International Logistics Summary – June/July
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Since the covid outbreak, moving goods internationally has become an experience often fraught with congestion, a lack of equipment and delays. Below is a summary of some current issues in major regions.
The Suez Canal blockage and temporary closure of yantian port last month, has led to more delays from Asia, with space and container shortages continuing.
Ocean freight rates have continued to spiral and, as we enter the traditional peak season, there is no sign of the situation letting up in the near future.
Supply chains continue to be extremely disrupted by market conditions from Asia to Europe and the USA, and many resourceful businesses are trying to source products elsewhere.
Brexit customs formalities, which saw the planned six month transitions enter this month, are still holding up shipments around Europe, particularly UK exports.
The biggest issue, which continues to mean delays and high pricing across the board, is the ongoing driver shortage. Equipment with a driver is in very high demand.
The recent increase in coronavirus cases has been impacting the driver situation further, with more testing and more drivers needing to self isolate.
Port congestion and transport shortages continue throughout the USA, with little sign of improvement in the near future.
UK Container Transport
Container transport is being majorly impacted by the HGV/LGV driver shortage right now. The situation is now felt to be critical as driver numbers have declined since Brexit and the ongoing coronavirus issues. Prior to the covid outbreak there was an estimated shortfall of 60,000 drivers in the UK, that is now believed to be over 100,000.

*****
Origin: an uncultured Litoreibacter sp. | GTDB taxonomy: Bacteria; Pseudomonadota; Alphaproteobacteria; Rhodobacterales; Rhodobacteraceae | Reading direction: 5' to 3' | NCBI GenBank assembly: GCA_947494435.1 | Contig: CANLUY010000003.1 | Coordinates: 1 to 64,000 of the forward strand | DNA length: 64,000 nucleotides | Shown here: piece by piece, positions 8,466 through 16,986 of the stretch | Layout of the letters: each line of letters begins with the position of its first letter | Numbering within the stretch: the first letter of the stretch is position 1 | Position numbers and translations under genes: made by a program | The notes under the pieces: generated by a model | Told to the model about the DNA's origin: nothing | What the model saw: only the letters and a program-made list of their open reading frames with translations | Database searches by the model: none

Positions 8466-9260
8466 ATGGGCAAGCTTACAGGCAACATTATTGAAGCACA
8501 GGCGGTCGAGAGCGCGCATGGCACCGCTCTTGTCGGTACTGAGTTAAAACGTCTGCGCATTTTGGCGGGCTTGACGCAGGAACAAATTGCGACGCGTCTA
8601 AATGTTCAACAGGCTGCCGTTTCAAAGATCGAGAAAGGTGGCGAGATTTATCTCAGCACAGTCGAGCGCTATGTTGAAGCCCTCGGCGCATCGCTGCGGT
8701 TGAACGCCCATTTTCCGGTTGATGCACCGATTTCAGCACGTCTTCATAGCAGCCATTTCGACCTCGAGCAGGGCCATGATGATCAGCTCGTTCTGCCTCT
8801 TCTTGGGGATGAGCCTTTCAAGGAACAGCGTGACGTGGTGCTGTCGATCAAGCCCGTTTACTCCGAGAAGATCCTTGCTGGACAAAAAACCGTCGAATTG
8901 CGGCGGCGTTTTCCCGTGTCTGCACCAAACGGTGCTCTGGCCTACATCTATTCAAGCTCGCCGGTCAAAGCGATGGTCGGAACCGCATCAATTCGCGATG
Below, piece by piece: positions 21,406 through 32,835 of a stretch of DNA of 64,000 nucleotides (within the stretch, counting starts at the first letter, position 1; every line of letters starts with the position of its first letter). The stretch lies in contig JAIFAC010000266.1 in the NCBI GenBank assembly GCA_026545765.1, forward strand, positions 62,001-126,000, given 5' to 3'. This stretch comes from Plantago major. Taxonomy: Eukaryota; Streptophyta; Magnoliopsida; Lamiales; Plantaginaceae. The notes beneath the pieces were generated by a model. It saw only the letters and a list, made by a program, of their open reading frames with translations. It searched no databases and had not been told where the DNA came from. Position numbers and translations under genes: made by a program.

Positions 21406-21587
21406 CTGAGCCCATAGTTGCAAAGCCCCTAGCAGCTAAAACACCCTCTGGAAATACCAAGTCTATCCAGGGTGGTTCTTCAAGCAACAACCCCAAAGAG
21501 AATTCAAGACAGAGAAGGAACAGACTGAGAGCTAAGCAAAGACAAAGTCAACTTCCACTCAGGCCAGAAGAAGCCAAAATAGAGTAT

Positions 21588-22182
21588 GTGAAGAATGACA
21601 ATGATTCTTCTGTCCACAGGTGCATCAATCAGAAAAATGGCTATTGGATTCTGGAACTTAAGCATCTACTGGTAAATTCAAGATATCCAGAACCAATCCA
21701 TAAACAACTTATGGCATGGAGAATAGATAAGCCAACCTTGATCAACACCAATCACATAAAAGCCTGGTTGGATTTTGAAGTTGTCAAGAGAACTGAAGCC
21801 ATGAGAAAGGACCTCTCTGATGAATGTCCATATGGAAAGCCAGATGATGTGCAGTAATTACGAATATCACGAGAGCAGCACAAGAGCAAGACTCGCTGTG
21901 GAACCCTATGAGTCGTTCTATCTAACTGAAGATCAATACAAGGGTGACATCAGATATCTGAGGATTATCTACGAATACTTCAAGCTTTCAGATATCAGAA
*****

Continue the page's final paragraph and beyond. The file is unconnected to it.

The RHA (Road Haulage Association) have been lobbying government to act, by enabling temporary working visas for foreign nationals, amongst other suggested solutions. The UK lost many European drivers that returned home following Brexit.
The shortage in available drivers is leading to many importers incurring quay rent and demurrage charges as transport cannot be arranged prior to the free period expiring.
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New rules have been introduced for the movement of lithium batteries by air. Effective from 1st April 2022, the changes were buried in the recent IATA Dangerous Goods Regulations.
China has been cracking down on imports and exports of dangerous goods and recent weeks have seen even more stringent checks and at times over zealous applications of the rules.
An aircraft caught fire on Saturday, with the focus being on Lithium Batteries. The Russian made Tupolev Tu-204C was due to fly to Russia before it caught fire.